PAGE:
Cemeteries and Solidarity: Launching the CeMi Project 2019-2021

Entrance European Solidarity Centre Gdansk Poland
Photo 1: Entrance to the European Solidarity Centre, Gdansk (Photo by Avril Maddrell)

The CeMi project has had two launches. The first was July 1st to 3rd, when the research team came together for our initial team meeting, splendidly hosted by the University of Groningen’s Faculty of Theology and Religious Studies. This meeting provided the CeMi team of researchers to come together literally on day one of the project and to start the two year programme of work with a strong sense of shared purpose and direction. This was underscored by project-orientation field trips to cemeteries in Groningen and Zwolle, which grounded our research plan and allowed us to discuss research plans and challenges in the context of being ‘in the field’. We were also privileged to meet with local Planners and representatives of the Chinese community in Zwolle, who had worked together to create a dedicated burial area designed to meet the principles of Feng Shui. It was also fascinating to see the way that Cemetery planners in Zwolle were looking ahead to future needs. In addition to integrating biodiversity gains to their design, they had acquired sufficient land for future expansion, and this land, bordering the current cemetery access road and currently surplus to requirements, is rented out and under crops – a field of potatoes when we visited. The Zwolle cemetery thereby exemplifies several aspects of good practice: environmental protection and enrichment; liaison with minority and majority communities for inclusive provision; and forward planning for future demand through securing land which is actively used and income-generating in the interim.

The second ‘launch’ for CeMi was when two of us (Mariske Westendorp and myself) represented the project team at the HERA conference in Gdansk in September, when the funding body brought together teams from those projects just finishing the ‘Uses of the past’ programme of research and those of us starting the 20 funded projects on ‘Public Spaces and Cultural Integration’. It was fascinating to learn more about both sets of projects – I was inspired by the graphics for the new ‘Nite’ project, and it was a pleasure to participate in a panel which brought together our project and its conceptual framework in dialogue with completed projects such as ‘Deep Dead’.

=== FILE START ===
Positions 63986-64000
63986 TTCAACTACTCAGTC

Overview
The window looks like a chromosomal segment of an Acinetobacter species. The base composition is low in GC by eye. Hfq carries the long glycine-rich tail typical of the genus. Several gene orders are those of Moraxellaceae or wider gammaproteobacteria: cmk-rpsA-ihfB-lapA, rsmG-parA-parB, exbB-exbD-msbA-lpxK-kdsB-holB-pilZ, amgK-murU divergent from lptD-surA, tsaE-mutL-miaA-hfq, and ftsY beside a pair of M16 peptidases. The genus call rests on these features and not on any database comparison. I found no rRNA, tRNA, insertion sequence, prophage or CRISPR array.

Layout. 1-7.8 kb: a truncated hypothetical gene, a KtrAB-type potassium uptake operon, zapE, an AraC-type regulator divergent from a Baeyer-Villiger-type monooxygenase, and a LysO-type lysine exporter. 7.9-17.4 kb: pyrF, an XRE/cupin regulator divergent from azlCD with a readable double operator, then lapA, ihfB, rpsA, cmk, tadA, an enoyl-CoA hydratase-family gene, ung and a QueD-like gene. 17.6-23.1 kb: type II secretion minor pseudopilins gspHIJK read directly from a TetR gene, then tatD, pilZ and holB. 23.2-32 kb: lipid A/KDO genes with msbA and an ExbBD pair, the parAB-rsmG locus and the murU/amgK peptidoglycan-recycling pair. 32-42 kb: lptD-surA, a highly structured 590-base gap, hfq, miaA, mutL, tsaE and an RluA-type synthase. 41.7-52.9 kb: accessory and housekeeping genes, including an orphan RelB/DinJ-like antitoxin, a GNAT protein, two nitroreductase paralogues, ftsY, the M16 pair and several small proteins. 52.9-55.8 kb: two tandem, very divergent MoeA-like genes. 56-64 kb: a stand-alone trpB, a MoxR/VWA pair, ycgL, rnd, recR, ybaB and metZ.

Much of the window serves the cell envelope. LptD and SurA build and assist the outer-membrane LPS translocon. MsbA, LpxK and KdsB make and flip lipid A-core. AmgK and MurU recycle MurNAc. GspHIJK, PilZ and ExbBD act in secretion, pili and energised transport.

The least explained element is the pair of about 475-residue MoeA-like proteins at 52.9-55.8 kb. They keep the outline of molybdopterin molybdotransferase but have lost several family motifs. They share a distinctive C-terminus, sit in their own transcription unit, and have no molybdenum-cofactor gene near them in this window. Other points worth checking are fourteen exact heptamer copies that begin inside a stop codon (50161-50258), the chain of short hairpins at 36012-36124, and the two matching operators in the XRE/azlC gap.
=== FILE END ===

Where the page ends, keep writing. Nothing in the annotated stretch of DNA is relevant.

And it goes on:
Memorial Fallen Shipyard Workers 1970 European Solidarity Centre Gdansk Poland
Photo 2: Memorial to the fallen shipyard workers of 1970 (Photo by Avril Maddrell)

Holding the conference in Gdansk’s European Solidarity Centre (ESC) also created a particular atmosphere. Built in the former shipyard which was the focus of vivid memories of the Gdansk shipyard workers’ strike in 1980, I have vivid memories of the momentous events from TV coverage at the time. There was a real emotional resonance for many of us who walked under the original shipyard gateway which had been at the centre of strike activities and media coverage (see Photo 1). The ESC itself, built to resemble a great metal hull under construction, serves as a museum, and more generally serves as a symbolic site for social and political memory (see Photo 2: the memorial to the fallen shipyard workers).  It also embodies and practices a mission to take the idea of solidarity forward in contemporary European and global contexts, issues and debates. This theme was threaded through various presentations and reflections throughout the conference, making the CeMi project very much ‘at home’. Our purpose is to bring service provides, planners, majority and minority communities together to create better understanding of varied cemetery and crematoria needs in Europe; to enhance these public spaces as places of social and cultural inclusion; and to collect examples of good practice to share. Both launches have already contributed to those aims.

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